- 1937 – The Battle of Shanghai broke out, eventually becoming one of the largest and bloodiest battles of the entire Second Sino-Japanese War.
- 1996 – Marc Dutroux was arrested for the kidnapping of 14-year-old Laetitia Delhez, revealing a number of other victims and one of Belgium's biggest child molestation cases.
- 1816 – The United Kingdom formally annexed the Tristan da Cunha archipelago, ruling it from the Cape Colony in South Africa.
- 1901 – Gustave Whitehead allegedly made a successful powered flight of his Number 21 aircraft in Fairfield, Connecticut, US; if true, this predates the Wright brothers by two years.
- 1941 – After a secret meeting in Newfoundland, British Prime Minister Winston Churchill and US President Franklin D. Roosevelt (both pictured) issued the Atlantic Charter, establishing a vision for a post-World War II world despite the fact that the United States had yet to enter the war.
- 1973 – The current Constitution of Pakistan came into effect.
- 1996 – Greek Cypriot refugee Solomos Solomou was shot to death by Turkish forces while trying to remove a Turkish flag from a flagpole in the United Nations Buffer Zone in Cyprus.
- 778 – A Frankish army led by Roland was defeated by the Basques at Roncevaux Pass in the Pyrenees on the border between France and Spain.
- 1261 – Michael VIII Palaiologos (pictured) was crowned Byzantine emperor in Constantinople.
- 1812 – War of 1812: Potawatomi warriors destroyed the United States Army's Fort Dearborn in what is now Chicago, Illinois, and captured the survivors.
- 1941 – Corporal Josef Jakobs was executed by firing squad at the Tower of London for espionage, making him the last person to be executed at the Tower.
- 2005 – The Helsinki Agreement between the Free Aceh Movement and the Government of Indonesia was signed, ending 28 years of fighting.
- 1513 – War of the League of Cambrai: King Henry VIII of England and his Imperial allies defeated French cavalry, who were then forced to retreat.
- 1819 – Fifteen people were killed and 400–700 others were injured when cavalry charged into a crowd gathered at St Peter's Field, Manchester, England, to demand the reform of parliamentary representation.
- 1891 – The San Sebastian Church in Manila, the only all-steel church in Asia, was officially consecrated.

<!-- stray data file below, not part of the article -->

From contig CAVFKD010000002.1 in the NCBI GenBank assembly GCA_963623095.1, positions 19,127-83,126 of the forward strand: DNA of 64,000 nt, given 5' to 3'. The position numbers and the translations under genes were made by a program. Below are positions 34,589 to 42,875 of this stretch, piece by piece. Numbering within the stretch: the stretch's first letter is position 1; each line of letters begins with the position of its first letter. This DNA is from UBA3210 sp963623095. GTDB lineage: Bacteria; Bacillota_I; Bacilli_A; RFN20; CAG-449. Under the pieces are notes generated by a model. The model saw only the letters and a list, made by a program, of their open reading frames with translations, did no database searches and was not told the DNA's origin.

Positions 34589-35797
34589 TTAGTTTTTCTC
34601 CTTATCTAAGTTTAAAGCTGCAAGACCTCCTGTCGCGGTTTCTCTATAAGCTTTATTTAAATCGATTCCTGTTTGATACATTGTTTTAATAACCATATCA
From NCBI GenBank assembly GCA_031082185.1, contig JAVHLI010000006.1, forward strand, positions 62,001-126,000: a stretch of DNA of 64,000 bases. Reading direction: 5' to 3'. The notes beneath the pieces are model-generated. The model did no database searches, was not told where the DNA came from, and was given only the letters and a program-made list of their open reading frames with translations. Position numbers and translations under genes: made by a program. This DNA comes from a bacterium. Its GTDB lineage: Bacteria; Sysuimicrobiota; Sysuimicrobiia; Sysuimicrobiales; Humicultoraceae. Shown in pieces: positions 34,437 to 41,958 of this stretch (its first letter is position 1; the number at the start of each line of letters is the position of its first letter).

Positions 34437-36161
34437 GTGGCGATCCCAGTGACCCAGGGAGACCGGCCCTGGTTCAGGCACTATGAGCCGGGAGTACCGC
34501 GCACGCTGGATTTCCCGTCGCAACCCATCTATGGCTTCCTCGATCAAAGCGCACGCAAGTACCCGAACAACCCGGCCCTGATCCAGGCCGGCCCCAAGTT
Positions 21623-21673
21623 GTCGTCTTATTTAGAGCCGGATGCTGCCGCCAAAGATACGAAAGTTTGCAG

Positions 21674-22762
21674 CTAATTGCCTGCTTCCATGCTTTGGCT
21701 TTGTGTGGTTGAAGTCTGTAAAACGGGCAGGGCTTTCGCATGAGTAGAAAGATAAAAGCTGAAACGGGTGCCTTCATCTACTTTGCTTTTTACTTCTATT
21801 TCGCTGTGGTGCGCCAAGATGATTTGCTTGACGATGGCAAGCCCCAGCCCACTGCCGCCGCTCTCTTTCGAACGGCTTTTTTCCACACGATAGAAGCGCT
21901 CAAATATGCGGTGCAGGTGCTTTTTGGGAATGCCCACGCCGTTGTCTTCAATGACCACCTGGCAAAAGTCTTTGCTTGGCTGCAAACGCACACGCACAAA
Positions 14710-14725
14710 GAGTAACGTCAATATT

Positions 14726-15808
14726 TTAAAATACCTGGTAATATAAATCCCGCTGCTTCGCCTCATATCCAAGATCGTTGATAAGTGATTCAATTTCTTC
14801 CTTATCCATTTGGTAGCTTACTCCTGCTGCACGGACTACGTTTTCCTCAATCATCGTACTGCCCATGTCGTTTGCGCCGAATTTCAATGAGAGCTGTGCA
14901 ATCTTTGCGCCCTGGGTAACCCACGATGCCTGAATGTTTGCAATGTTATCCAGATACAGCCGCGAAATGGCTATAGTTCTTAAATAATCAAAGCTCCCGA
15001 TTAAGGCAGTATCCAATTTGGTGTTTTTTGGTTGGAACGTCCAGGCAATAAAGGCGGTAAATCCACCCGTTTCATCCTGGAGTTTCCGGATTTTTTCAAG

- 1946 – A day of widespread riot and manslaughter between Hindus and Muslims took place in the city of Calcutta as a result of the Muslim League's call for an independent Pakistan.
- 1977 – Elvis Presley (pictured), "The King of Rock and Roll", was officially pronounced dead at Baptist Memorial Hospital in Memphis, Tennessee, after he was found unresponsive on the floor of his Graceland bathroom.
- 986 – Byzantine–Bulgarian Wars: The Bulgarians defeated the Byzantine forces at the Gate of Trajan near present-day Ihtiman, with Byzantine Emperor Basil II barely escaping.
- 1560 – The Scottish Parliament adopted a Protestant confession of faith to initiate the Scottish Reformation and disestablishing Catholicism as the national religion.
- 1943 – Second World War: The Royal Air Force began a strategic bombing campaign against Nazi Germany's V-weapon programme by attacking the Peenemünde Army Research Center.
- 1980 – Two-month-old Australian Azaria Chamberlain was taken from her family's campsite at Uluru by a dingo, for which her mother was wrongly convicted of murder.
- 2008 – With the victory in the 4×100 m medley relay at the Beijing Summer Olympics, Michael Phelps (pictured) set the records for the most gold medals won by an individual in a single Olympics (8) as well as total career gold medals (14) in modern Olympic history.
- 1487 – Reconquista: After a four-month siege, the Catholic Monarchs conquered the city of Málaga from the Muslims.
- 1783 – An unusually bright meteor procession blazed across the night sky over Great Britain.
- 1966 – Vietnam War: Members from D Company of the 6th Battalion of the Royal Australian Regiment were surrounded and attacked on all sides by a much larger Viet Cong unit at the Battle of Long Tan (RAAF helicopter pictured), but held them off for several hours until reinforcements arrived.
- 1976 – North Korean soldiers killed two American soldiers in the Joint Security Area of the Korean Demilitarized Zone, heightening tensions over a 100-foot (30 m) poplar tree that blocked the line of sight between a United Nations Command checkpoint and an observation post.
- 1745 – Bonnie Prince Charlie raised the Jacobite standard at Glenfinnan in the Scottish Highlands to begin the Second Jacobite Rising.
- 1934 – A German referendum supported the recent merging of the posts of Chancellor and President, consolidating Adolf Hitler's assumption of supreme power.